Why Hawai‘i County no Longer Recycles Paper, Plastic

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Department of Environmental Management Director Bill Kucharski on Tuesday afternoon provided a briefing to the Hawai‘i County Council on changes to the county’s recycling policy, which have caused unrest about the future of the local environment islandwide.

Commonly recycled items such as plastic bottles or plastic containers of any kind, newspaper, office paper, cereal boxes and all other non-corrugated cardboard will no longer be accepted at transfer stations anywhere on Hawai‘i Island as of Wednesday, Oct. 16, 2019.

The decision comes on the heels of what the county has described as “significant decreases in global recycling markets,” namely in China and other Southeast Asian countries where Hawai‘i’s recyclable waste has been most commonly sold.

Kucharski said in an interview Tuesday before his presentation to the Council that the two primary factors driving markets down are lower oil prices and the high cost of manpower incurred to inspect and clean recyclable feedstocks.

Petroleum is a primary component in plastic production, meaning lower oil prices equate to less expensive plastic manufacturing and a decreased demand for recycled materials.

China, formerly a top buyer in the market, announced in 2017 plans to up its contamination standards on recyclables to 1%. Industry experts like Jerry Powell, executive editor at Resource Recycling Inc., said those standards, which went into effect in January 2018, are essentially impossible to meet.


An example of contamination would be a cigarette butt in a plastic water bottle, for instance.

But Kucharski said the problem of what do about recyclables in Hawai‘i is more systemic and long-standing than negative economic developments over just the past two years. The state and county’s policies, he said, have more or less equated to an “out of sight, out of mind” strategy.

“I have a problem justifying shipping waste products 3,000 miles in either direction with the hope that they’ll be recycled (by whoever we sell them to) and calling that sustainable,” Kucharski said. “It’s like covering your eyes because you don’t like what you’re seeing.”

More than 90% of the waste produced in Hawai‘i is shipped to the state, he continued.

“Don’t we have a responsibility to clean up our own mess?” Kucharski asked.


While his question is rhetorical, the potential answers are decidedly opaque. According to Kucharski, selling the state’s waste doesn’t necessarily mean it would be recycled anyway. But dealing with it in-house wouldn’t likely prove financially viable, as economies of scale would come into play.

Hawai‘i’s overall waste production isn’t great enough to cover the cost of constructing a recycling plant along with all the other expenditures that accompany the processing and sale of materials — such as employing staff to clean and sort items coming in, Kucharski explained.

There is neither enough waste nor enough of a market for the recycled waste in Hawai‘i after processing, he continued.

Bottling could be an option. Most breweries in the state, for instance, choose to can beer made and sold in Hawai‘i because of the high cost associated with importing bottling materials.

Thus, a market theoretically exists, but serious questions remain about how great that market would prove to be. And exporting recycled materials from a hypothetical Hawai‘i-based recycling plant would add another layer of cost to a process already seen as economically inviable for a myriad of reasons.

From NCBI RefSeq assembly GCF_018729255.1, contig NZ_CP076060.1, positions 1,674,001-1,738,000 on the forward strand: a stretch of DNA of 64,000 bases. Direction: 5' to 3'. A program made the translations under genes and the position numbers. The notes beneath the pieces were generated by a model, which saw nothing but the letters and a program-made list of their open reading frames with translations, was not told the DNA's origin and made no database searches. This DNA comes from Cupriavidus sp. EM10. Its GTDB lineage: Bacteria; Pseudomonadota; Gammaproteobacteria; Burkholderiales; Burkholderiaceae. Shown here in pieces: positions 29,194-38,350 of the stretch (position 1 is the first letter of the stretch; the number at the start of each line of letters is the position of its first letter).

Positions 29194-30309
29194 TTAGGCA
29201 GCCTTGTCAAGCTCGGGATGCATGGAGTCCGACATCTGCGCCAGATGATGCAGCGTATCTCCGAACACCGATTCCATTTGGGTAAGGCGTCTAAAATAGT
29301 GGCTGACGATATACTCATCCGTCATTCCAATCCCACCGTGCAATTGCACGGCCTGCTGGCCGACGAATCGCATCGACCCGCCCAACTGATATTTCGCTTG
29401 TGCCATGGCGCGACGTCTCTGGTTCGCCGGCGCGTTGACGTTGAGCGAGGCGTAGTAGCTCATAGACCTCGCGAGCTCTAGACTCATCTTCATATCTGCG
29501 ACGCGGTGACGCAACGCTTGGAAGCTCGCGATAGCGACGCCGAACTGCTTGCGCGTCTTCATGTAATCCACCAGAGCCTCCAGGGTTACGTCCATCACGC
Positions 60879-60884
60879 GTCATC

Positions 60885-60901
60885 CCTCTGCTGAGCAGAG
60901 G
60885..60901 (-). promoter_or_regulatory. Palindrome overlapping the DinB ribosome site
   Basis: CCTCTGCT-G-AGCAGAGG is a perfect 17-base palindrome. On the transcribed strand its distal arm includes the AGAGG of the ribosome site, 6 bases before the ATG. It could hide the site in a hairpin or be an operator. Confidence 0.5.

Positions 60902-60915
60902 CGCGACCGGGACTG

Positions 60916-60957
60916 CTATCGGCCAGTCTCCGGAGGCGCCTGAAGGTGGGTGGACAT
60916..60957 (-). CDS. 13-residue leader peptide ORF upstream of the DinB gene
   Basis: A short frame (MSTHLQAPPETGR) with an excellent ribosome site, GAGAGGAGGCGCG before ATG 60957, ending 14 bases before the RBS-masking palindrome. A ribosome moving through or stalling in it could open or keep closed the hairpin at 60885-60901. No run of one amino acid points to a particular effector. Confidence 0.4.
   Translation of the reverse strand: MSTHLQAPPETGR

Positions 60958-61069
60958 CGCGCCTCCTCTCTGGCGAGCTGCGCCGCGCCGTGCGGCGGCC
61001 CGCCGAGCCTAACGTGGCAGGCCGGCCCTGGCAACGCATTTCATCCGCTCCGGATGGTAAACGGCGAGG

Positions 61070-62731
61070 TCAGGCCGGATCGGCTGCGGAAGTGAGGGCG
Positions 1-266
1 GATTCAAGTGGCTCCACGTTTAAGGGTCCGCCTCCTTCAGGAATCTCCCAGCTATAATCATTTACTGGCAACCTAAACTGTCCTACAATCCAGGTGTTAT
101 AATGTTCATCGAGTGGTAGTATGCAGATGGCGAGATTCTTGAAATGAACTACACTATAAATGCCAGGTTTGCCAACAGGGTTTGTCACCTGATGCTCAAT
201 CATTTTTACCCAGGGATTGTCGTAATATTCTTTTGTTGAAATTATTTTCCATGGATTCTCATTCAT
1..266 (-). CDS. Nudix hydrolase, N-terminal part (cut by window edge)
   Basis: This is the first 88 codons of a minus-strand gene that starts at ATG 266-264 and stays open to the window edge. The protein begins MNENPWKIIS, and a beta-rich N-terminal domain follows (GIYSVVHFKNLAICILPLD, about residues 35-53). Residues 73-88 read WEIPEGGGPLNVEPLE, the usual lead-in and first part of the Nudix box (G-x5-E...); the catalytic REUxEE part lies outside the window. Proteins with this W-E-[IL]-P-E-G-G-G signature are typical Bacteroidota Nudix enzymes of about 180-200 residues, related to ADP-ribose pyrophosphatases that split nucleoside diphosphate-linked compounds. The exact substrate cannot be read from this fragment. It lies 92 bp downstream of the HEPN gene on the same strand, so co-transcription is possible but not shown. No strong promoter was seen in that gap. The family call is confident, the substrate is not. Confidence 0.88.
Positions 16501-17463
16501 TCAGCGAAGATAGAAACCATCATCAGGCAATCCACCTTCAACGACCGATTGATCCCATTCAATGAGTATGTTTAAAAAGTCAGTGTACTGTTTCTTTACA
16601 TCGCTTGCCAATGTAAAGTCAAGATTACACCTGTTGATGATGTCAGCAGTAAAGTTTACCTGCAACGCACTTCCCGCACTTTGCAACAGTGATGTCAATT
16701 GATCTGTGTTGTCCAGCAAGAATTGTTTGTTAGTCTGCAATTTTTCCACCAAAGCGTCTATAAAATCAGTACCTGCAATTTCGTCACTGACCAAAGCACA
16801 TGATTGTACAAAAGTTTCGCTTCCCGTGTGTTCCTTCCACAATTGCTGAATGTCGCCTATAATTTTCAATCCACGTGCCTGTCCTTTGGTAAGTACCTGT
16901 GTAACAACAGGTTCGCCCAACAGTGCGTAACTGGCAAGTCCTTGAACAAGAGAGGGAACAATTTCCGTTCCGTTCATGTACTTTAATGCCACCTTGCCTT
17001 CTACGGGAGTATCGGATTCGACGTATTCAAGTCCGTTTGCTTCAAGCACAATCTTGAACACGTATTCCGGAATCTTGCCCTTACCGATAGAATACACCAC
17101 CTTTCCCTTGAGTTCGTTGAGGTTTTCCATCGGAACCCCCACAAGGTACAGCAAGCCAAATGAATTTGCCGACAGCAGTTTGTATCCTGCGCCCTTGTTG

Practical solutions may be out there, Kucharski added, but county recycling policy up to this point hasn’t necessitated seriously considering them.

“There may be answers,” he said. “We haven’t really looked.”

Following Kucharski’s presentation, he remained in the Hilo Council Chambers to discuss Resolution 301-19.

Introduced by Councilman Dr. Tim Richards, the resolution “urges” that DEM and the County Department of Research & Development work together to “develop a plan for a waste stream reduction technology for renewable and alternative energy generation for the County of Hawai‘i.”

Waste-to-energy plants, utilized in European countries like Sweden, burn trash to convert it into power rather than using fossil fuels. Heat is converted into steam, which then spins turbines that generate electricity.

Emissions remain a concern at waste-to-energy plants, but methane produced by landfills is mitigated to a degree through the process. Such a plant’s viability in Hawai‘i would be a question DEM and R&D would have to work together to answer.

What to expect Wednesday

According to a press release, the county’s current 2-Bin recycling program includes a “mixed bin” for recycling of paper, plastic, cardboard/boxboard and aluminum/tin. There is a second “glass bin” for non-HI-5 glass.

As of Wednesday, however, paper and plastics will not be accepted.

The county’s 2-Bin recycling program, offered at designated recycling and transfer stations, will change as follows:

The “2-Bin” recycling program will be downsized to collect only:

  • Corrugated cardboard (clean and not contaminated with food)
  • Brown kraft paper bags (e.g., paper shopping bags)

The “Glass Bin” will continue to collect:

  • Glass bottles and jars
  • Clean non-HI-5 bottles and jars (e.g., wine bottles, pickle jars)
  • No caps, covers or lids
  • Will be collected in the separate “glass” bin

Metal cans previously accepted will now be collected in the scrap metal bins offered at select recycling and transfer stations as follows:

  • Must be clean, small (e.g., tuna, soup, pet food cans)

The HI-5 beverage container redemption program remains in effect. For further information, the public can visit for the full list of recyclable items accepted at Hawaiʻi County’s Recycling and Transfer Stations.

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